IRC Bot For Mac OS X. Change Mirror Download. #include #include #include #include #include #include #include #include #include #include. Traditionally, IRC clients on the Mac have been anything but glamorous. Colloquy is an advanced IRC client which aims to fill this void. By adhering to Mac OS X interface conventions, Colloquy has.
|Stable release||3.5a6 (November 17, 2007; 12 years ago) [±]|
|Operating system||macOS, classic Mac OS|
Ircle (formerly rendered as 'IRCle') was an IRC client developed by Onno Tijdgat for the Macintosh computer platform. Ircle was shareware, with free upgrades. The client was scriptable with AppleScript, supported multiple channels and servers, and up to ten simultaneous connections. It was discontinued in 2009. Since 2012, Ircle was not compatible with most recent versions of OS X, and no updates were available. In December 2017 the Ircle home page displayed a poll, to end Q2 2018, to determine whether a new version should be released on OS X and iOS. The results of the poll were 311 votes in favor of a new Mac OS version, 43 votes for an iOS version, and 117 votes for both a Mac OS and iOS version, out of 528 votes cast.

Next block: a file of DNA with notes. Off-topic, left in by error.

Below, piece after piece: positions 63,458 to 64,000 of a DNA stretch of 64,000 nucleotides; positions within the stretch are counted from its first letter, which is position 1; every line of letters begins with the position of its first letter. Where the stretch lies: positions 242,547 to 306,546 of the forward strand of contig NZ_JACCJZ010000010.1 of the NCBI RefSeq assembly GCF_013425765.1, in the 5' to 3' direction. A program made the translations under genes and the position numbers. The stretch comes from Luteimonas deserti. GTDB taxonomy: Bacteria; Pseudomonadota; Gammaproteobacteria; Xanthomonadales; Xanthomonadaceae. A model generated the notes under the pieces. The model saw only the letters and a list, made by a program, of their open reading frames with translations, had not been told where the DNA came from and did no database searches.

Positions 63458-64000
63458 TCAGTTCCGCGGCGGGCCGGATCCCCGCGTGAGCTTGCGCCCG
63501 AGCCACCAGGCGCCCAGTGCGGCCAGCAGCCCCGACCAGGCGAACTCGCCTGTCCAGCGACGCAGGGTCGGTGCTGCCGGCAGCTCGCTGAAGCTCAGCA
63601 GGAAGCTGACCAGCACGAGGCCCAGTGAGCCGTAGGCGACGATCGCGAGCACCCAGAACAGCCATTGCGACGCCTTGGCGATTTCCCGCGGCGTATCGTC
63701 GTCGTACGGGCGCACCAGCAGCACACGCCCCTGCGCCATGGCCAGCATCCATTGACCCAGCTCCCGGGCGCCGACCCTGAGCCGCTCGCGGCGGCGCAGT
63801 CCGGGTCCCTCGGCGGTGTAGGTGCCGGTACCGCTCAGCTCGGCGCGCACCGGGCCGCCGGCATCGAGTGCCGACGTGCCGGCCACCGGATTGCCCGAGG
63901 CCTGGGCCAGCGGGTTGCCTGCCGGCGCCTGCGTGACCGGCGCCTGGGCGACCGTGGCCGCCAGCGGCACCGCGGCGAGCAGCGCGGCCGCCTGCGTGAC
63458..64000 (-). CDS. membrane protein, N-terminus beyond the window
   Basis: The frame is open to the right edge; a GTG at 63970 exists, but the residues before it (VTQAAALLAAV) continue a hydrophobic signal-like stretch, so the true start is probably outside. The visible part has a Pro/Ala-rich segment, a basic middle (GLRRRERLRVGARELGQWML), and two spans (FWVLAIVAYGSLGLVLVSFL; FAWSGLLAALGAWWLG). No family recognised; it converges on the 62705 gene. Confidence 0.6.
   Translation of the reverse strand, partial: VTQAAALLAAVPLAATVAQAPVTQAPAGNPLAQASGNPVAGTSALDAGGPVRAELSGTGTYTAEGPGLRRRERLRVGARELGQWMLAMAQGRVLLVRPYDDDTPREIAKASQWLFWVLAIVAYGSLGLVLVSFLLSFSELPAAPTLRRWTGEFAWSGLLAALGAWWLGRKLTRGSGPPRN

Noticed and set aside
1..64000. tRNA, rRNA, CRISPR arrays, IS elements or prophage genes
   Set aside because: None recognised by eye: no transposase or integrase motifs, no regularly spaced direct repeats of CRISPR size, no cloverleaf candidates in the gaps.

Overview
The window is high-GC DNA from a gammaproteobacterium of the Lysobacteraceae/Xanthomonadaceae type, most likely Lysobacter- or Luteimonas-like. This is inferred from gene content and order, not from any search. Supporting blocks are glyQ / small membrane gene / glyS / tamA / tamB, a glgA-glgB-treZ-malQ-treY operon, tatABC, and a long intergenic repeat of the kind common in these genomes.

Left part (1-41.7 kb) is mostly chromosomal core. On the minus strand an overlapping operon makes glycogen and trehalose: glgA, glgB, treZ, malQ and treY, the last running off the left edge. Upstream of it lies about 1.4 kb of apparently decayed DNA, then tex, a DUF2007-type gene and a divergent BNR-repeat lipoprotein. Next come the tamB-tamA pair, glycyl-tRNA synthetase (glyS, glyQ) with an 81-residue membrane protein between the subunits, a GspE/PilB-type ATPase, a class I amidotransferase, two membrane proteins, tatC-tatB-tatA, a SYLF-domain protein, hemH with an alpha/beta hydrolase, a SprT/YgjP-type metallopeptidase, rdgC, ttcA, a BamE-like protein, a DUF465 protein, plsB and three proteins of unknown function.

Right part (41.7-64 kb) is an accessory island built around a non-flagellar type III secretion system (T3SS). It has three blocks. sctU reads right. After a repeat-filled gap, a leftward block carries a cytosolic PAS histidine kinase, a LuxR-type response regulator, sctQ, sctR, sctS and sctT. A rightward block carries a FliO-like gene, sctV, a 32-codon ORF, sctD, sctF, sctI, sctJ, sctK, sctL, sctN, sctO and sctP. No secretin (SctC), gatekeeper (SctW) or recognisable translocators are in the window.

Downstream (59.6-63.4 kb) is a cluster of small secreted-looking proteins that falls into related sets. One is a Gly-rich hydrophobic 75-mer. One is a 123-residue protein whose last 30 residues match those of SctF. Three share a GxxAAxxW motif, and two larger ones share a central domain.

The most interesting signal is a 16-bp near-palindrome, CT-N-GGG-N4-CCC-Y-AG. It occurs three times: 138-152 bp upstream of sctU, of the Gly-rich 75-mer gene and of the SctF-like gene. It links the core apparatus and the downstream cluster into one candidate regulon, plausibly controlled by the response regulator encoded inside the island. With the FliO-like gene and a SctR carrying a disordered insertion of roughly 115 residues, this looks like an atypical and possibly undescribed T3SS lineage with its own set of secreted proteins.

Ircle was originally written in THINK Pascal by Olaf Titz and released in 1993, with the source code licensed under the GPL up to version 1.56. Titz then gave up on the project and Tijdgat took over. Tijdgat continued development privately, rewriting it in C under MetrowerksCodeWarrior Pro and updating it for the then-new Power Macs. Ircle 3.0 was released in 1994. The Talk City internet chat service supported Ircle, and as of 2000, negotiated for a custom version called 'Talk City Ircle', free for subscribers, with 'comparable features without the disruption' from flood attacks.